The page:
PJ 24/ February 2012 English only. Projects Committee/ International Coffee Council 5 8 March 2012 London, United Kingdom

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1 PJ 24/12 13 February 2012 English only E Projects Committee/ International Coffee Council 5 8 March 2012 London, United Kingdom Enhancing competitiveness of African coffees through value chain strengthening Background 1. This document, submitted by the InterAfrican Coffee Organisation (IACO), contains the summary of a new project proposal designed to address identified constraints in the coffee value chain in Africa and thereby increasing the region s coffee production, productivity, quality and overall competitiveness in the global market. 2. The proposal will be forwarded to the Virtual Screening Subcommittee (VSS) for an evaluation and will be considered by the Projects Committee in March Action The Projects Committee is requested to consider this proposal as well as the recommendations of the VSS and, if appropriate, to recommend its approval by the Council.

2 PROJECT SUMMARY Title of the project: Enhancing competitiveness of African coffees through value chain strengthening Duration: Five years Location: Several African Countries indicated under each project component Nature of the project: Research and development project to address identified constraints in the coffee value chain in Africa and thereby increasing the region s coffee production, productivity, quality and overall competitiveness in the global market. Brief description: The purpose of this mega project is to enhance production, quality and trade of African coffees. This will be achieved through a sustainable increase in coffee production, productivity, quality and profitability by the enhancement of the coffee value chains in Africa. This purpose will be met by implementing a number of activities under the following components: Sustainable increase of coffee productivity in Africa Enhancing the quality of African coffees Rehabilitation of the coffee farms in countries emerging from civil strife and political changes in Africa Improving marketing systems for a competitive coffee in Africa Enhancing diversification in smallholder coffee farming systems for increased and sustainable income in Africa Adaptation and mitigation to climate change by coffee farmers in Africa The varied nature of the constraints necessitates the development of several components, each addressing constraints in a group of countries experiencing similar problems. Therefore, the present components are unusually big and each one of them stands independently having their own budget and target countries.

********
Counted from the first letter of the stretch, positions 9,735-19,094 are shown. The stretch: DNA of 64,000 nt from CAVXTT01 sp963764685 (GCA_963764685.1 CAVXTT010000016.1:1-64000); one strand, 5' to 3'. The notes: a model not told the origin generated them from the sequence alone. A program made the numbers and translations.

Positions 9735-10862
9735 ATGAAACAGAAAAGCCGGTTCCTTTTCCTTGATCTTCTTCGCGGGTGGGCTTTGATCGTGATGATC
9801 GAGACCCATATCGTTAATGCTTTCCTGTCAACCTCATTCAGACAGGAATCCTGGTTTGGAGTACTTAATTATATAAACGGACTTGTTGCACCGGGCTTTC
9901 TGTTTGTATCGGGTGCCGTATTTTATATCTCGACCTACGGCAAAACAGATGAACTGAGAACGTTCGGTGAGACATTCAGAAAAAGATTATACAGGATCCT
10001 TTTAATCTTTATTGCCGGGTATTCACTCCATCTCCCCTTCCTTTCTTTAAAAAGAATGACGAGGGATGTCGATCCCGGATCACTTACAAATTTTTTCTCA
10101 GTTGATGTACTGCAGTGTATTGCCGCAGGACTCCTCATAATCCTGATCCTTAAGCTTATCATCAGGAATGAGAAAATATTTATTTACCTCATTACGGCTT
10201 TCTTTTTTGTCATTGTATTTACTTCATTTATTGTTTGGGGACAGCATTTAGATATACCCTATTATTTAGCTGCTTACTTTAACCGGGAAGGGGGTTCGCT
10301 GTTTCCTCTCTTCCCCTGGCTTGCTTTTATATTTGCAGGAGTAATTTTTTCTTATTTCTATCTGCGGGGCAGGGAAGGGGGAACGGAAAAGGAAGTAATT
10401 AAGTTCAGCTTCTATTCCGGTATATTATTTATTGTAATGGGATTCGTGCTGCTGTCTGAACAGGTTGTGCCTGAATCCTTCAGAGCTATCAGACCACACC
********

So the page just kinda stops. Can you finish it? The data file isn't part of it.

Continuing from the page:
3 2 Total cost: US$58,000,000 CFC financing: US$16,800,000 (grant) US$9,000,000 (loan) Counter part contribution/ co financing: US$32,200,000 Project Executing Agency: InterAfrican Coffee Organisation (IACO) Project Implementing Agency: CABI AFRICA Collaborating institutions: National Coffee Institutions in partner countries Supervisory body: International Coffee Organization (ICO) Estimated starting date: 2012 Project objectives and rationale Objectives This project was developed following a thorough value chain analysis of the coffee s in a selected number of countries in Africa. It is designed to address the identified constraints with a view to increasing income from coffee and improving the lifestyle of resource poor smallholder coffee producers. A wide range of constraints was identified in the different countries, whose coffee s are also at different levels of development. The ultimate goal of the project is to contribute to sustainable improvement of livelihoods of the resource poor smallholder coffee producers in Africa. The purpose of the project is to enhance production, quality, trade and overall competitiveness of Africa in coffee business. This will be achieved through a sustainable increase in coffee production, productivity, quality and profitability through enhancement of the coffee value chains in Africa. The intended purpose of this mega project will be met by implementing a number of activities under the following six components each of which are almost equivalent to a project: 1. Sustainable increase of coffee productivity in Africa 2. Enhancing the quality of African coffees

4 3 3. Rehabilitation of the coffee farms in countries emerging from civil strife and political changes in Africa 4. Improving marketing systems for a competitive coffee in Africa 5. Enhancing diversification in smallholder coffee farming systems for increased and sustainable income in Africa 6. Adaptation and mitigation to climate change by coffee farmers in Africa The varied nature of the constraints in each country necessitated the development of a mega project, each corresponding to the above mentioned components. Criteria used in identifying participating countries in each project included: Commonality of problems Similarity in level of development of national coffee institutions Geographical proximity Similarities in coffee types and systems Current level of coffee production and export Rationale The project is designed to lay the basis for a major initiative to revitalize the coffee in Africa. The rationale for such an initiative is two fold: Improving coffee production and productivity provides a unique opportunity for reducing poverty in Africa. There are 25 producing countries, about 33 million farmers earn their livelihood from coffee, and coffee is a major foreign exchange earner. There is a great potential to improve coffee production and productivity in Africa. Africa is the origin and genetic diversity of the two commercial species, C. Arabica and C. canephora, and almost all other coffee species suggesting an immense potential for the improvement of productivity and quality. Furthermore, the continent is endowed with highly diverse and suitable agro ecology for coffee production and there is an incredibly vast area of untapped suitable coffee land especially in western and central parts of Africa for expansion of coffee production in the region. The very diverse agro ecology under which coffee grows in Africa also provides great opportunity to produce varieties of quality flavour for premium specialty coffee and consumers preferences.